What Does Free Will Actually Mean?
Free will turns out to be more than just the big stuff like criminal intent and institutional greed. Our days are filled with little details that add up to larger ones. But it's how we opt to believe and behave on the small stuff can make or break us. Because happiness is not a goal out there in the mists of experience, waiting for us to reach it.
Happiness is a choice made every day. I can be annoyed about the new drum set my neighbor up the block has been trying out. Or, I can be happy that my hearing is still so good! I can develop an ulcer in frustration over all the lines I have stand in every time I go shopping--or I can rejoice in the bits of freedom and socializing that those waits entail, since as soon as I get home, it's back to the chores. Hey, a queue at the bank can be a mini-vacation! Years ago when I had four children and a husband who worked from home, my washing machine broke down. That two hours of solitude in the Laundromat each week became cherished me time.
Deciding how to react is empowering. Part of growing an awareness of personal power, of using free will, is learning to pay attention to reactions to external and internal events. The Bahá'í Faith teaches that the purpose of this earthly life is to develop character and those virtues needed for our true life--the life of spiritual beings. Free will--personal choice--is the tool.
'Abdu'l-Bahá, the son of Prophet/Founder Bahá'u'lláh, explained it this way: "To state the matter briefly,...Man reacheth perfection through good deeds, voluntarily performed, not through good deeds the doing of which was forced upon him." Selections from the Writings of 'Abdu'l-Bahá, p. 114
Since I am not a theologian, I can't begin to theorize on why God made things in this fashion--why not just make humans perfect in the beginning instead of letting them grow in their own ways. The Bahá'í Faith says God made mankind to know and worship their Creator, but they have to choose for themselves. A free agent who gives allegiance is a greater asset than a slave whose respect has been compelled, perhaps.
So, where can free will be exercised? "Some things are subject to the free will of man, such as justice, equity, tyranny and injustice, in other words, good and evil actions; it is evident and clear that these actions are, for the most part, left to the will of man. But there are certain things to which man is forced and compelled, such as sleep, death, sickness, decline of power, injuries and misfortunes; these are not subject to the will of man, and he is not responsible for them, for he is compelled to endure them. But in the choice of good and bad actions he is free, and he commits them according to his own will." - 'Abdu'l-Bahá, Some Answered Questions, p. 248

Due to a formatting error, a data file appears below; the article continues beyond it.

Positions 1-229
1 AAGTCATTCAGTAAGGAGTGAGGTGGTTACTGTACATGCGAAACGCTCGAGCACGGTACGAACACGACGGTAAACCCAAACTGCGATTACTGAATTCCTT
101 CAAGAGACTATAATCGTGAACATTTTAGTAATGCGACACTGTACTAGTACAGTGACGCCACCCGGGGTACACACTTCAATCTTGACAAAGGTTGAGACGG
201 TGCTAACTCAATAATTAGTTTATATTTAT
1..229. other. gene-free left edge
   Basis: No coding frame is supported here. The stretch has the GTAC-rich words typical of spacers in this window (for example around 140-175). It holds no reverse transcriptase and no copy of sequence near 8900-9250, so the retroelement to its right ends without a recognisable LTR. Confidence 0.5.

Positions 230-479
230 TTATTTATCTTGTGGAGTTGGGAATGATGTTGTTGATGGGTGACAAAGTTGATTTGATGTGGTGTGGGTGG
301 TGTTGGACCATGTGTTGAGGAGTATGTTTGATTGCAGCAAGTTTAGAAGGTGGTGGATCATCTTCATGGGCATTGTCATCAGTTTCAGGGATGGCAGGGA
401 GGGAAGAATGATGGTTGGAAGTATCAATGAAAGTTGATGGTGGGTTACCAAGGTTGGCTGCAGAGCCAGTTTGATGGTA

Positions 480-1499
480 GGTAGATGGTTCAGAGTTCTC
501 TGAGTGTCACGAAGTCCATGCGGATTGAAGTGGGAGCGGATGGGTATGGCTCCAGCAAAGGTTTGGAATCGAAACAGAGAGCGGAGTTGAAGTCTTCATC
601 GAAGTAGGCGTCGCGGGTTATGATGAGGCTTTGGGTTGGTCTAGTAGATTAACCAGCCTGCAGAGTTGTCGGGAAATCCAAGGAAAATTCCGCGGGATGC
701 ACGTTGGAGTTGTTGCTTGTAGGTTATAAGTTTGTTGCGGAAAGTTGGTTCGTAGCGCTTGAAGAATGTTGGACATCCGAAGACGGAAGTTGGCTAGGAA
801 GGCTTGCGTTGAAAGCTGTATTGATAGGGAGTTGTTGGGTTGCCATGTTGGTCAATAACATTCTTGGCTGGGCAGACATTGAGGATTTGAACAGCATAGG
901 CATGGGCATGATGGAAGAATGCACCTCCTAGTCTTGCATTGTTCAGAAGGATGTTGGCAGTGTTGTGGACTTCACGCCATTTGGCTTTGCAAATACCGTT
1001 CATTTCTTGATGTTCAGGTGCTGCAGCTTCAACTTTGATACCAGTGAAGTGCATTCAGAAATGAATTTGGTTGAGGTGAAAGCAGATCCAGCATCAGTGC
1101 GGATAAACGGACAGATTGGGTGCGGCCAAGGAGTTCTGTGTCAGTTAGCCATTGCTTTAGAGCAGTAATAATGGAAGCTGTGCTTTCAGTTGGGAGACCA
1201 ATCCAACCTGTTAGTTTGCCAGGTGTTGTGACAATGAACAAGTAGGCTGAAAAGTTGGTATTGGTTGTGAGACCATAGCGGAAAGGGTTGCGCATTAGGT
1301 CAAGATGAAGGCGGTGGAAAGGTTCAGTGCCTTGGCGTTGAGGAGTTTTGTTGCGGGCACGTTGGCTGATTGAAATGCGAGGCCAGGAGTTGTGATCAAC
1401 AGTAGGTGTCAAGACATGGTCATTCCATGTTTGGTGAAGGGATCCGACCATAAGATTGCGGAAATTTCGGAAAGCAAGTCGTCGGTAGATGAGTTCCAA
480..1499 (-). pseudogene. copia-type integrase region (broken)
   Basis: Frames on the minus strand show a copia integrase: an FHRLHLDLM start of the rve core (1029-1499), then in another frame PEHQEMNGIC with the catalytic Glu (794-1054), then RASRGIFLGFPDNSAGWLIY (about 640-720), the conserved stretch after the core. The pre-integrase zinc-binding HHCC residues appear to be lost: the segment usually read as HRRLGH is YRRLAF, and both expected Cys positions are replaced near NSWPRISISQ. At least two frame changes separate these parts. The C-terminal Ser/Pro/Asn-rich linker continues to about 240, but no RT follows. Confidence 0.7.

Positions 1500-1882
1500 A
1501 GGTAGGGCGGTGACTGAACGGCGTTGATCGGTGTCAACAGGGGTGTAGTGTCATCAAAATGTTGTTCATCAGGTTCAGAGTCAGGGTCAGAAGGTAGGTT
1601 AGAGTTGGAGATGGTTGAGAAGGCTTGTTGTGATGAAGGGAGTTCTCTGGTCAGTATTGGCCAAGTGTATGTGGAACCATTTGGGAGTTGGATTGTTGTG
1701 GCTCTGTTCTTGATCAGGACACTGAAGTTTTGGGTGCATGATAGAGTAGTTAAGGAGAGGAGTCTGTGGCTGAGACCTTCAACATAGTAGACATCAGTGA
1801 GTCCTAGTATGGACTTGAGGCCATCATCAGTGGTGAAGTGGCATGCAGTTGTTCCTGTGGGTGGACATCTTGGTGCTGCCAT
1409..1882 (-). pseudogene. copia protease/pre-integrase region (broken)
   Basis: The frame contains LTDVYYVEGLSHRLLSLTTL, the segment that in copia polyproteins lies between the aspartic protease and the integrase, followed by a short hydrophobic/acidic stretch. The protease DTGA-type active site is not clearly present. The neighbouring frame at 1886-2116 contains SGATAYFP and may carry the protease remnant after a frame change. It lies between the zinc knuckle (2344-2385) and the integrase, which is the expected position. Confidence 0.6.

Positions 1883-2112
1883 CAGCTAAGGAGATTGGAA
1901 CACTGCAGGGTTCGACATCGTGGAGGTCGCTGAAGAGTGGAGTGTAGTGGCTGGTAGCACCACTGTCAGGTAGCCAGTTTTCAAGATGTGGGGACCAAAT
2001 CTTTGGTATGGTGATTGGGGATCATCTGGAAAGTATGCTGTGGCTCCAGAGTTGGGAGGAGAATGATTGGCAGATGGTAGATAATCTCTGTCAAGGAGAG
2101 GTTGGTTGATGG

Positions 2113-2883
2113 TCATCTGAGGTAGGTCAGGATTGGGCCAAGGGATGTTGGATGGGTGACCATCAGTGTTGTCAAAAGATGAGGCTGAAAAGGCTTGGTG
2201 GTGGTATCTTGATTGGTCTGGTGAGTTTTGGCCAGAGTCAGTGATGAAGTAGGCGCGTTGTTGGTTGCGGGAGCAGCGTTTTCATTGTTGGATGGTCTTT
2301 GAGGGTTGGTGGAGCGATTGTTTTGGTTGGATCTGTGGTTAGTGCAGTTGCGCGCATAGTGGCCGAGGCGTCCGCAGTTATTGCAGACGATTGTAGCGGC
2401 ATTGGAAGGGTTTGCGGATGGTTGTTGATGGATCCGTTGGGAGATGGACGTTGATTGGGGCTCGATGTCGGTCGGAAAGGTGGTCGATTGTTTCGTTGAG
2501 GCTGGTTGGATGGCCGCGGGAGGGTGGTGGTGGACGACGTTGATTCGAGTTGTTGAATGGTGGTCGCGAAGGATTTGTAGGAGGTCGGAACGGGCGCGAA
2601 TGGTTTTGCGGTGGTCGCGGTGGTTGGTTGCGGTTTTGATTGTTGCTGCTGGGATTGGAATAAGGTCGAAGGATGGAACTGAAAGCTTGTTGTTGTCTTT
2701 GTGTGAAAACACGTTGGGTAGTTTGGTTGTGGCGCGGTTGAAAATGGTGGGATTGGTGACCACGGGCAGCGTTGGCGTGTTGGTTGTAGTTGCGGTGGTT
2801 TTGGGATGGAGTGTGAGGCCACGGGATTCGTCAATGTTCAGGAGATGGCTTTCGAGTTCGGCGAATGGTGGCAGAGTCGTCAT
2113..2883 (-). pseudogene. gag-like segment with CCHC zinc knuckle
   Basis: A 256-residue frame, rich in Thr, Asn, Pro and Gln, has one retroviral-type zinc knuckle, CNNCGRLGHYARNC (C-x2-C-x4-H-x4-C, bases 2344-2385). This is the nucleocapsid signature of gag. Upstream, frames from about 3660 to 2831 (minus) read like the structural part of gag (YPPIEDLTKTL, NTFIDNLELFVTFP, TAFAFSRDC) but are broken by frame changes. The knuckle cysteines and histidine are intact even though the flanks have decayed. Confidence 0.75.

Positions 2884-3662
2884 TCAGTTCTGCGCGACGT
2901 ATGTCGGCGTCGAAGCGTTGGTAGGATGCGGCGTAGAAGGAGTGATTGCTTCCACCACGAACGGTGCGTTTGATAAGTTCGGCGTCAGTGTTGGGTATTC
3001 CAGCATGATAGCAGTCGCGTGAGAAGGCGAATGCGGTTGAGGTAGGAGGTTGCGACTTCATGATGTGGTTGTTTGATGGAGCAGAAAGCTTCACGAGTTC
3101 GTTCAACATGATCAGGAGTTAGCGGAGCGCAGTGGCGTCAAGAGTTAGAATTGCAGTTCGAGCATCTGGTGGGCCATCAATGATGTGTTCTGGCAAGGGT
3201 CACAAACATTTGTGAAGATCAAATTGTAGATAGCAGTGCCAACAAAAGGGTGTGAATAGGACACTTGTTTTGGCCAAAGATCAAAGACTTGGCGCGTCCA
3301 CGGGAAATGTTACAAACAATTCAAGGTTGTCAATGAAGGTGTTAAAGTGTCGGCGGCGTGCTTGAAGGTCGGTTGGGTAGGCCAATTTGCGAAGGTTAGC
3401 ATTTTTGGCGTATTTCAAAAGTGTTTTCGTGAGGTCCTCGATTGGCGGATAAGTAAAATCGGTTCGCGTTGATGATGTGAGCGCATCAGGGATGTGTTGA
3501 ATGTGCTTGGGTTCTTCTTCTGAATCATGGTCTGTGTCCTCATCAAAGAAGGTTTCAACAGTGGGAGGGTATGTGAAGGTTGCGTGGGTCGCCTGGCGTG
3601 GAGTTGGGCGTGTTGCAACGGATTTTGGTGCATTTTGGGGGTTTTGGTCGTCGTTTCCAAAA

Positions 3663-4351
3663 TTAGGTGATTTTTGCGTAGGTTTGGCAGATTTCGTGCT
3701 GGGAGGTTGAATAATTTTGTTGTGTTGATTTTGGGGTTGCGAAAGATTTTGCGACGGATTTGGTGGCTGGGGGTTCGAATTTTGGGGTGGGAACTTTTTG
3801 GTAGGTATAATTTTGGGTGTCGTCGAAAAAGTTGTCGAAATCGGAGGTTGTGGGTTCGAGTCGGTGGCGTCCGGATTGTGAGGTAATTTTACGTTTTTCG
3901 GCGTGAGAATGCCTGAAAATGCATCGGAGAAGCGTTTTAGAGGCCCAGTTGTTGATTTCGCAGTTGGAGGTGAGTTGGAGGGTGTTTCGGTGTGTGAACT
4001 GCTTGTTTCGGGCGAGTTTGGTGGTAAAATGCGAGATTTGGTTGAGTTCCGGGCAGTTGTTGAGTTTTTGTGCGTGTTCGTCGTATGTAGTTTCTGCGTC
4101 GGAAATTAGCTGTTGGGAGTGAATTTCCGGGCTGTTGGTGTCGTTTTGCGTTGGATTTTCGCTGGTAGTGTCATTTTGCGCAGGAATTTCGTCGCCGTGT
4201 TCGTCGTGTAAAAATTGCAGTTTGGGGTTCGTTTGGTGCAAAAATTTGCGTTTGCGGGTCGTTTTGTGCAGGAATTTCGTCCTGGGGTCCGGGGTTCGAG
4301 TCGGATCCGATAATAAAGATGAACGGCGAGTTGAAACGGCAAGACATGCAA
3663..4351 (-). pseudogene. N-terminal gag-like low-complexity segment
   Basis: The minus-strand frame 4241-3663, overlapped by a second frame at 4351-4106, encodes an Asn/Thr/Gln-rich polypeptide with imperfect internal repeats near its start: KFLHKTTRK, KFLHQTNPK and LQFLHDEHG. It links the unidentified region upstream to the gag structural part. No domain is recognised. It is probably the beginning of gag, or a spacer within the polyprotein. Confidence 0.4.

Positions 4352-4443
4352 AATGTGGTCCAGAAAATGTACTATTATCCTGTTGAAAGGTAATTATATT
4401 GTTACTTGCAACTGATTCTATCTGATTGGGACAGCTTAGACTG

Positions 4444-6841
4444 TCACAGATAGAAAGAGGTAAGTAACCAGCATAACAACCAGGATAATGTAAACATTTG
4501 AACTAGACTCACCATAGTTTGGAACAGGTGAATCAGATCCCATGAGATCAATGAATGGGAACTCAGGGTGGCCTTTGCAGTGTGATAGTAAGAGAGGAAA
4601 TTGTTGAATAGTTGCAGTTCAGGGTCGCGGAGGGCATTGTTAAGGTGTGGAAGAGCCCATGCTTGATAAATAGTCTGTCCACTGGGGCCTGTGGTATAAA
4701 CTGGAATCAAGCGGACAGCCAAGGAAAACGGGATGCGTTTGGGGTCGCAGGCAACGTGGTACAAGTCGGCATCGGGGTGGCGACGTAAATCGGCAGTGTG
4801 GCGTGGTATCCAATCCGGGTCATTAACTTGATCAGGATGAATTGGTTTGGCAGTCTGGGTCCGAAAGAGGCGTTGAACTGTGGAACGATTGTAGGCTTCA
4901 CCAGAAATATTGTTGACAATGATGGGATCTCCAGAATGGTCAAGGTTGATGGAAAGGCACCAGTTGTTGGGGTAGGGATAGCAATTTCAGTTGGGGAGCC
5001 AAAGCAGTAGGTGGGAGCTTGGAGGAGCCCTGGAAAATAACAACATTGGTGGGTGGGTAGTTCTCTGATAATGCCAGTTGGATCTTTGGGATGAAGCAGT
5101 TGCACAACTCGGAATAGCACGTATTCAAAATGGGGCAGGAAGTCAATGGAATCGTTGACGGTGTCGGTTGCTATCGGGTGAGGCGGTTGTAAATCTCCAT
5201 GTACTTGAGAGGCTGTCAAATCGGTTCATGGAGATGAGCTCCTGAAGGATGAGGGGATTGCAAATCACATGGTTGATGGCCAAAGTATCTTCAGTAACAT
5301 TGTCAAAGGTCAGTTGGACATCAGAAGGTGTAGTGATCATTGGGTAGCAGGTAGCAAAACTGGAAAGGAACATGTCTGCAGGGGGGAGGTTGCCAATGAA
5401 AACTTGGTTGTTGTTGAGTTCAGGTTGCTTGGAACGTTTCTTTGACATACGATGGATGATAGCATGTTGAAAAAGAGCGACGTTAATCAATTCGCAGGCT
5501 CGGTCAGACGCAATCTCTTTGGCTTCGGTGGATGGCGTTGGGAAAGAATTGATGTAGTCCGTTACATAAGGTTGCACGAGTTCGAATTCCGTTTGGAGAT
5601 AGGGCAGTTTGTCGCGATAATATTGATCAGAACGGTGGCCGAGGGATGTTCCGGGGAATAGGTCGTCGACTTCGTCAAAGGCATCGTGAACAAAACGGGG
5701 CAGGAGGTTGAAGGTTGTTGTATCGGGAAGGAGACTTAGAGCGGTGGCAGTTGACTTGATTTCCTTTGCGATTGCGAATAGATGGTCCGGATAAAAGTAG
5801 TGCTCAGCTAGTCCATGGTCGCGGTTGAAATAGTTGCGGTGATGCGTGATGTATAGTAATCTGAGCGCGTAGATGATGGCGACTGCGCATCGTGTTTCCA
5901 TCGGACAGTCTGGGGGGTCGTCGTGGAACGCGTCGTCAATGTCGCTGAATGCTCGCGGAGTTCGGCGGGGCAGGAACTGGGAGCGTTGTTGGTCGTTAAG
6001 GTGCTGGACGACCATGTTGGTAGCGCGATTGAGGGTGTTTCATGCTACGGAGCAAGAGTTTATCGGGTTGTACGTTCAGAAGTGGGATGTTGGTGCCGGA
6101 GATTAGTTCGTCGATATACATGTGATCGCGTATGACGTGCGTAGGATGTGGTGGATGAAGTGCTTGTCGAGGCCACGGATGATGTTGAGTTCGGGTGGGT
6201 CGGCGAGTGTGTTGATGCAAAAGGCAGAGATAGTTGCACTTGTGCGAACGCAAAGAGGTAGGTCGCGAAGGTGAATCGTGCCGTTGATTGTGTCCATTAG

Too often I get caught up in the glamour of the big stuff and forget how important a smile, a kind word, or a listening ear can be in someone's life--especially my own. This is the area of free will that seems most telling, little bit by little bit, every day. It requires choosing to pay attention, to myself and to others. It requires strong will to avoid the temptation of selfish desires and future rewards or disasters.
You Should Also Read:
What Does It Mean to Fear God
5 Ways to Express True Love
What Your Resist Will Persist
Editor's Picks Articles
Top Ten Articles
Content copyright © 2023 by Cheryll Schuette. All rights reserved.
This content was written by Cheryll Schuette. If you wish to use this content in any manner, you need written permission. Contact Cheryll Schuette for details.